The Vital Year – 2006
Weeks was left without support for the 2006 amateur season. Justin and his father went to a local shop by the name of Beechmont Motorsports and bought six Hondas. During that season Weeks ended up winning six titles in the process. That was a title for every bike that he bought at the beginning of the season. It was great redemption and factory supported teams ended up taking notice of his talent once again.
“Once I jumped on the Honda I really meshed well with the bikes. I felt great on them. If I had lacked national titles, well that streak was finally broken. Going down to Mini O’s at the end of 2005 I wanted to show Kawasaki that they had made the wrong decisions with their picks. I also wanted to put it out there to team Honda that I was out there and looking for a ride and looking to give them results.”
Everything was going to plan that season. Weeks won his first ever moto at Loretta Lynn’s racing in the 125cc Stock (12-15) class and Honda said that they were going to put together something with him for the 2007 season.
“It came to be about seven weeks before Mini O’s and we didn’t have a contract coming our way. I was still riding the same bikes that I had all season. I guess I just got lucky when Cole Gress (previously the team manager of Suzuki’s amateur support team) called me up and asked me what my plans were for the next four years. He offered me a four-year A-level support ride that would take me through to my pro debut. I had to race two years in the B classes and two years in A.”
Weeks circa 2008 on his Rockstar Suzuki ride.
Rockstar Suzuki Amateur Program 2007-Pro
During his tenure with team Suzuki, Weeks won four titles between Ponca City, Oak Hill, Mini’ O’s, and Loretta Lynn’s.
“I wasn’t coming off of a great Lake Whitney and Oak Hill. I had some lower compressed disks that I had been dealing with, so I let those heal. I started to put in the work around the house, as far as focusing on my corners and my starts. When it came time for my Loretta’s qualifiers it seemed like I was on a roll and that I couldn’t do anything bad.”
Loretta Lynn’s 2009 450 A Champion
Weeks came into Loretta’s that season on the verge of making history. He became the first person to sweep all of his motos in the 450 A division at his area and regional qualifiers. If he could sweep all three motos at Loretta’s in the class then he would be the first to ever clean sweep every single moto in all of the qualifiers and at the national. Sure enough, he pulled off the clean sweep. It was his last time at Loretta Lynn’s and he won his only championship there in the most dominant fashion. He ended up fourth overall in the 250 A class behind Dean Wilson, Taylor Futrell, and Blake Baggett.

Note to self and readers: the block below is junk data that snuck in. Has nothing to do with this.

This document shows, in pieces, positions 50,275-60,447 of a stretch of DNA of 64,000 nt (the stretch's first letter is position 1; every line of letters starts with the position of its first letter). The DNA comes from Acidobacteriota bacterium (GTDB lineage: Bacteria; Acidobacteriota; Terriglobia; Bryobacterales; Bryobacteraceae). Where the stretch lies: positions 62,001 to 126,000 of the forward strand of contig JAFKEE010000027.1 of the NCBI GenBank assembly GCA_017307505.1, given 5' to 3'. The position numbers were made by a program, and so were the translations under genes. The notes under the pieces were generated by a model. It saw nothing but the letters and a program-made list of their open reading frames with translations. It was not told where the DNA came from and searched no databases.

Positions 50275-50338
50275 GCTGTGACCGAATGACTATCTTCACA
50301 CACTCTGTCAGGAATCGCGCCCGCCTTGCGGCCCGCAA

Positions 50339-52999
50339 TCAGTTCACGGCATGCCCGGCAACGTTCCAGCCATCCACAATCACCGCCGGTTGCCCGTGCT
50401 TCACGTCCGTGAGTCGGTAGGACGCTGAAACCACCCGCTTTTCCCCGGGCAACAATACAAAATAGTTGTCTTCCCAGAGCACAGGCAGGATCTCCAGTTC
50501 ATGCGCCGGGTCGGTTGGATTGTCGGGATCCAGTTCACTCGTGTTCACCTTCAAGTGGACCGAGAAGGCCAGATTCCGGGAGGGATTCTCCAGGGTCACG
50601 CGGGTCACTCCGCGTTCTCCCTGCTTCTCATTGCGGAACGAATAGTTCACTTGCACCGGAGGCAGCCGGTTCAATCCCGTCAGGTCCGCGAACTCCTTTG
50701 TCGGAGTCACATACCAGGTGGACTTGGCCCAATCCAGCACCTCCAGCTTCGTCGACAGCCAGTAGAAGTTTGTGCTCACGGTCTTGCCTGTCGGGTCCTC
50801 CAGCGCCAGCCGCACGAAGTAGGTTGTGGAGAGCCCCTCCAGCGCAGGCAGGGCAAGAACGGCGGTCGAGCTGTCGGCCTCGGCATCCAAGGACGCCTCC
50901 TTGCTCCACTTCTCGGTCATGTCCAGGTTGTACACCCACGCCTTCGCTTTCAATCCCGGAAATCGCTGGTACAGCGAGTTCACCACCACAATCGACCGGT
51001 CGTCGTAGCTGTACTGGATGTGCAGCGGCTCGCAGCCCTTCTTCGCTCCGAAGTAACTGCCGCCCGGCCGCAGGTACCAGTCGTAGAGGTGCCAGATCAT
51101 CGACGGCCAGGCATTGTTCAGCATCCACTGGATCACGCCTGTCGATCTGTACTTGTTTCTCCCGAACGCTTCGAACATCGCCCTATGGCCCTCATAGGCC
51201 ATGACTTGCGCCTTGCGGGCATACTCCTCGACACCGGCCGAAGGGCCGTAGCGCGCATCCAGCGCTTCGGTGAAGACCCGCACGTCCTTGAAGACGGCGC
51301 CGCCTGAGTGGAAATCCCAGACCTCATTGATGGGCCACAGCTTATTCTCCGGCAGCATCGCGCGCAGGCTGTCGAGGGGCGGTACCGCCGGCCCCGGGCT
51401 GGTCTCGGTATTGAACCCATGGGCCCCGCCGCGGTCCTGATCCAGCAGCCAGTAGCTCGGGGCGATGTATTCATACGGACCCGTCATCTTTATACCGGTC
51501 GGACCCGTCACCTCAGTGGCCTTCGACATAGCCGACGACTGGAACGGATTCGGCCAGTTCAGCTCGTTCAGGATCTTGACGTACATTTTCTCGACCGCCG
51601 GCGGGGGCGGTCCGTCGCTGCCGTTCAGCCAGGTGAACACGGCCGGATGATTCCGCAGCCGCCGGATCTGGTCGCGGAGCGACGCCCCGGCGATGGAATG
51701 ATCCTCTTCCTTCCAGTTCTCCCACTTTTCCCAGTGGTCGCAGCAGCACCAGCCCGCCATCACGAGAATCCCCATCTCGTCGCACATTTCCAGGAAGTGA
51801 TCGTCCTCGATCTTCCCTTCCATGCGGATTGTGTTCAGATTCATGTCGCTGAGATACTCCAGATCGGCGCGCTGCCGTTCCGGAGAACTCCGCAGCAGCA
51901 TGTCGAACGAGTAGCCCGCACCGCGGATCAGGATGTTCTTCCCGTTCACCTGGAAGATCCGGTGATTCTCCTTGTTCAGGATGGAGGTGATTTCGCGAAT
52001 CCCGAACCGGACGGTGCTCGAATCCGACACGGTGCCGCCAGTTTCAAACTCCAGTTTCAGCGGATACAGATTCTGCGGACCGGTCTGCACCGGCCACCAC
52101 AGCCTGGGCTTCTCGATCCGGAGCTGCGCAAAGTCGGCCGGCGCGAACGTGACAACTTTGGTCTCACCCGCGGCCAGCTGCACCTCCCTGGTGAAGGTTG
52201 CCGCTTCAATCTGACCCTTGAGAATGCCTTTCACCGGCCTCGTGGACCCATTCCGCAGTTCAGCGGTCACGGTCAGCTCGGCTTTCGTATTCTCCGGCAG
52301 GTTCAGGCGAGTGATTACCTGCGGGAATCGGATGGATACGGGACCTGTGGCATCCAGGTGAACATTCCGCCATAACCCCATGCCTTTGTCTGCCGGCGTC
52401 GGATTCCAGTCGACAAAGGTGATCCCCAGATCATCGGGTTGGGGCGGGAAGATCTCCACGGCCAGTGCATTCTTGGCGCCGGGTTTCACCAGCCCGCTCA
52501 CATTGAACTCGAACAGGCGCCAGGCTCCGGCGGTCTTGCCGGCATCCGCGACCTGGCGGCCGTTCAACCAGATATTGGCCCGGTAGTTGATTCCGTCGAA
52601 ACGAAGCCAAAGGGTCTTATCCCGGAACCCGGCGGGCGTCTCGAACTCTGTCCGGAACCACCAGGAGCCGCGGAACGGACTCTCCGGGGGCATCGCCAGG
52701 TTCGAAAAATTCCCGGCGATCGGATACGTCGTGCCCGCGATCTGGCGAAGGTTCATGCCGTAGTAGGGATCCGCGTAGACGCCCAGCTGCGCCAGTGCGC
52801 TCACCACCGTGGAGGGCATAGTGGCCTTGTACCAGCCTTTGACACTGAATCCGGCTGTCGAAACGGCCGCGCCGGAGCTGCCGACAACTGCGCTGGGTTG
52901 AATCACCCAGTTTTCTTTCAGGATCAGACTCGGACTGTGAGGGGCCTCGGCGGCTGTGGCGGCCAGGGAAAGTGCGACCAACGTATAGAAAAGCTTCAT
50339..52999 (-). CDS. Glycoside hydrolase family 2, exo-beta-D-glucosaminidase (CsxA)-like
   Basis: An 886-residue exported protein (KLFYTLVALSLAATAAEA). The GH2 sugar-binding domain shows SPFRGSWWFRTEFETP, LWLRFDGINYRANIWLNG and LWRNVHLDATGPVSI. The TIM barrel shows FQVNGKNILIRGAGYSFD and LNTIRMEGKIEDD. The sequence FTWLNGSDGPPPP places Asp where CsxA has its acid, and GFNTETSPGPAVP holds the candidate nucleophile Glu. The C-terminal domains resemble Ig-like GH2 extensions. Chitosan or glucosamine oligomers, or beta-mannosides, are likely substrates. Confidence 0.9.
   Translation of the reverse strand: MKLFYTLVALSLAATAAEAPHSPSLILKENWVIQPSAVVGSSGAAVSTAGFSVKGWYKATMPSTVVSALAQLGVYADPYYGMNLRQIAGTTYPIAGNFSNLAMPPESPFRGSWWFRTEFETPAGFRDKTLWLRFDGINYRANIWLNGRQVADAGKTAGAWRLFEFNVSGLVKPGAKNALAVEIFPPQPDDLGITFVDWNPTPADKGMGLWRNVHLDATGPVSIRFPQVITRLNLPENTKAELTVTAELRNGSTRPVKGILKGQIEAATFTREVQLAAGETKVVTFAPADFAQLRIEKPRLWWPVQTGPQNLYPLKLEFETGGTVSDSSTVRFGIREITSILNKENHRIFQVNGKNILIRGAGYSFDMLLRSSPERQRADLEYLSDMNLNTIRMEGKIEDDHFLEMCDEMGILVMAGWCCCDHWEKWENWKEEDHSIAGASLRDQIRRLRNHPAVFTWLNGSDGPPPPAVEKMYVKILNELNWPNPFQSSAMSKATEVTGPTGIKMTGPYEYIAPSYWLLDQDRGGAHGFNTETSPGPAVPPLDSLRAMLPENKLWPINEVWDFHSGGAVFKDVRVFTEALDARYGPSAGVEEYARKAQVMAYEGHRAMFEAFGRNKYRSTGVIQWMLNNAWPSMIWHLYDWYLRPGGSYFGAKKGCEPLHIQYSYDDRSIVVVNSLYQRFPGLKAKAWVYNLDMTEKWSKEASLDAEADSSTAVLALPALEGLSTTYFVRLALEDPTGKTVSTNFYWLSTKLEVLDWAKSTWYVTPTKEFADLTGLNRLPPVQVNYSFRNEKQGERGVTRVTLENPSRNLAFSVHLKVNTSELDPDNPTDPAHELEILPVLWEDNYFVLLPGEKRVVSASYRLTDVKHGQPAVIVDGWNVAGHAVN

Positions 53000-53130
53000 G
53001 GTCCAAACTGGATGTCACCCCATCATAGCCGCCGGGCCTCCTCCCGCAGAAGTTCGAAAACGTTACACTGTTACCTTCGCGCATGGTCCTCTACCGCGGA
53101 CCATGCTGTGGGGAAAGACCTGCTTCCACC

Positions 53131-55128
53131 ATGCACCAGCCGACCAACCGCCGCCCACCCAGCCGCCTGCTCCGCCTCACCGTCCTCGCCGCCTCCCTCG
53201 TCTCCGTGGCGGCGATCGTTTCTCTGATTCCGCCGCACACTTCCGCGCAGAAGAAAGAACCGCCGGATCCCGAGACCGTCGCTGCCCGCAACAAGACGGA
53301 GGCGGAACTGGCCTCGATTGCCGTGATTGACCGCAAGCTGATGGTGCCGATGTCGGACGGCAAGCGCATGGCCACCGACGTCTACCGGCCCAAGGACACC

“It was completely overwhelming to me because it was my last year at the ranch. To come out with such dominance it definitely gave me a lot of confidence heading into my pro debut.”
In total Justin accumulated twelve total amateur titles. He had racked up six moto wins at Loretta Lynn’s as well as eight podiums in total. He had raced with the likes of Ryan Dungey, Ryan Villopoto, Mike Alessi, Trey Canard, Jason Anderson, Blake Baggett, Dean Wilson, Wil Hahn, and others who sit atop of the sport now. Not only did he race them, but he also had a turn beating them at some point.
Weeks went 1-1-1 in the 450 A division at Loretta Lynn’s 2009.
Turning Pro – Unadilla 2009
Fresh off of the best week of his racing life Weeks loaded up and drove Northeast to New Berlin, NY for his professional debut at Unadilla. He raced his amateur bike in the 250 class. Weeks wanted to show the factory teams that he belonged in the 250 class as well, since he had just shown that he can do very well on the 450. His immediate future was going to be on a 250 and hopefully on a team next season.